- Anxiety relief
Common Misconceptions Surrounding Kava:
When searching kava, you may find health warnings and misinformation claiming that kava is bad for your liver. According to Kava Plex site: “The origin of these claims is research that was done over 15 years ago in Switzerland and Germany that led to kava drinking being banned in those countries. This ban was reversed in 2015 after a growing body of new research has called into question these early research findings. This research has showed that cases of liver toxicity attributed to kava actually occurred only when the person consumed contaminated kava products (above ground aerial parts of the plant) or Tudei varieties and was also taking other drugs and medications known to negatively effect liver function.”
A recent WHO review of kava mentions:
”Kava has had at least a 1500-year history of safe use, with liver side effects never having arisen in the ethnopharmacological data. Clinical trials of kava have not revealed hepatotoxicty as a problem. This has been confirmed by further studies evaluating the toxicology of kava drink. Based on available scientific information it can be inferred that kava as a traditional beverage is safe for human consumption.”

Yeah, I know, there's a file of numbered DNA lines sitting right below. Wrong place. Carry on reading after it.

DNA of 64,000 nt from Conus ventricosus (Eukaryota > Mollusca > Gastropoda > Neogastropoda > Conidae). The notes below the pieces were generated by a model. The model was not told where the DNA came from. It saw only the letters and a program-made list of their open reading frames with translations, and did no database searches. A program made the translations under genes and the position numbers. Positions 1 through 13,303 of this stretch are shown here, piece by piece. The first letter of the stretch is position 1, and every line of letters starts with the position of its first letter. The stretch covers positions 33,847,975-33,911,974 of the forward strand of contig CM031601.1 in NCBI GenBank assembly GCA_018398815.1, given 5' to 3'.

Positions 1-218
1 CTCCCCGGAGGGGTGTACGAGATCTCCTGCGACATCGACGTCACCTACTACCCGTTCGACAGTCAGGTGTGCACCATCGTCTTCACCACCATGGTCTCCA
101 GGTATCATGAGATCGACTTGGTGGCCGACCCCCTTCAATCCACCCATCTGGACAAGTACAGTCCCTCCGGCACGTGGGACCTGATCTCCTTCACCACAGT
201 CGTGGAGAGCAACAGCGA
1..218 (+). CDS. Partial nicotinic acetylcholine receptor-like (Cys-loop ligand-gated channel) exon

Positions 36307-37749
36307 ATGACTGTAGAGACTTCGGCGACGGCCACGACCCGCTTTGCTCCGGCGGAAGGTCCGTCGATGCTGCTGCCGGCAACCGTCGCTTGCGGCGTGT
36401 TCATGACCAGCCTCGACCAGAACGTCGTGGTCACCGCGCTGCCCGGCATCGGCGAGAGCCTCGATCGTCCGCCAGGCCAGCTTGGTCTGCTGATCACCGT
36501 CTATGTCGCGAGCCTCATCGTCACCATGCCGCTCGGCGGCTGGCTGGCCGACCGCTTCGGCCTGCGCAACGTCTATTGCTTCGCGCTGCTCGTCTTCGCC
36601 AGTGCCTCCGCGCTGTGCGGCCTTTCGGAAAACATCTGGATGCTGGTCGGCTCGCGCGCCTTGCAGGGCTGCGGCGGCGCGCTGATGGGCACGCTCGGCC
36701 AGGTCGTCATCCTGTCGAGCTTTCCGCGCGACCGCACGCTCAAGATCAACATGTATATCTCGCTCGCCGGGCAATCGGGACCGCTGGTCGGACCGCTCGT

My favorite brand is Kava Plex-and you can get a discount on it using code: PRIMALBLISS20 (affiliate link)
Ecole Polytechnique Fédérale de Lausanne. “The rhythm of genes: How the circadian clock regulates 3-D chromatin structure.” ScienceDaily. ScienceDaily, 26 March 2018. <www.sciencedaily.com/releases/2018/03/180326140222.htm>.
Rosselot, Andrew E et al. “Rhythm and bugs: circadian clocks, gut microbiota, and enteric infections.” Current opinion in gastroenterology vol. 32,1 (2016): 7-11. doi:10.1097/MOG.0000000000000227